From a financial point of view, I understand perfectly why you (or anyone else) will "cherry pick" coins and if necessary, a large number of them, to find an example which is priced in the manner you described. This makes perfect sense. I would consider it but only either to make a windfall profit or to finance the purchase of other coins which I consider to be vastly better.


But what makes absolutely no sense to me, and this goes to my collecting philosophy, is anyone who pays the astronomical prices you listed after someone such as you found the coin and had it placed in an NGC or more likely, a PCGS holder.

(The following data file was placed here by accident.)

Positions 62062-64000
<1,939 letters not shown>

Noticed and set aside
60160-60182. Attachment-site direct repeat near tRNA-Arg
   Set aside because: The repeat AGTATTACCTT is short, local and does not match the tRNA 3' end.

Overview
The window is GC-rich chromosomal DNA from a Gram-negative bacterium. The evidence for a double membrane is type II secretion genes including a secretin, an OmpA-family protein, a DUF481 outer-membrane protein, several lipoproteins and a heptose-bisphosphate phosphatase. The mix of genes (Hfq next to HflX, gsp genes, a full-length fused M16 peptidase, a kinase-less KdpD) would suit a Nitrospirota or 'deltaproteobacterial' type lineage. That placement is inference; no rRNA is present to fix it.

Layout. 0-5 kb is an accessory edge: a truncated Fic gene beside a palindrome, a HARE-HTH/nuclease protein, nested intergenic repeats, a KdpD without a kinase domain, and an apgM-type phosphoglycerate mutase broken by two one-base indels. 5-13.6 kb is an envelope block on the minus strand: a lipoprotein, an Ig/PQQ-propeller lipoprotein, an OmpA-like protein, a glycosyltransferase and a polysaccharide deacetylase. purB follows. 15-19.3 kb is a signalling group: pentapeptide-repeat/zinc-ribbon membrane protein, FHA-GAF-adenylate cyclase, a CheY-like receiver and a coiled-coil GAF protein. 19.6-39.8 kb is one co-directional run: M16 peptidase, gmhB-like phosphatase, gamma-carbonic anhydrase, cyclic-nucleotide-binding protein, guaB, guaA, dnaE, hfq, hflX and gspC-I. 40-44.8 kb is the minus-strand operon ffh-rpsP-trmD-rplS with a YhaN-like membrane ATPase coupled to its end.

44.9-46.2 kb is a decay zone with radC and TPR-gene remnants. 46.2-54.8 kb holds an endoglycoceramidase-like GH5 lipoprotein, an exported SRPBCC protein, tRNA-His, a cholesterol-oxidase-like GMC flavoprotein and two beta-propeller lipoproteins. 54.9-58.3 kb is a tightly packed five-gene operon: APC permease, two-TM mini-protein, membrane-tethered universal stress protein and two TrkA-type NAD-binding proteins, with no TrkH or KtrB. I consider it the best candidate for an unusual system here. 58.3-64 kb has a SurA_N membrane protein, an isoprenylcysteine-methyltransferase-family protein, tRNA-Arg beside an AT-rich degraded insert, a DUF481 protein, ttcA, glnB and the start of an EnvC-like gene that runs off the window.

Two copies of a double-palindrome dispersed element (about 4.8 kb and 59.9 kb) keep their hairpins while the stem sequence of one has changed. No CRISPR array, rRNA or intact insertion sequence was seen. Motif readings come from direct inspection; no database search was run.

Now let me return to the collecting considerations. In my opinion, even though I live in the US and I am a US based collector, I would describe my perspective in regards to the collecting practices you described as more consistent with those who live elsewhere. US collectors are used to paying what most collectors elsewhere can only describe as exorbitant prices. As far as I am concerned, as desirable and "nice" as many US coins are, from a value standpoint, their prices are in deep outer space. This is a primary reason why I have declined to collect them since I resumed collecting in 1998. There are far better values elsewhere.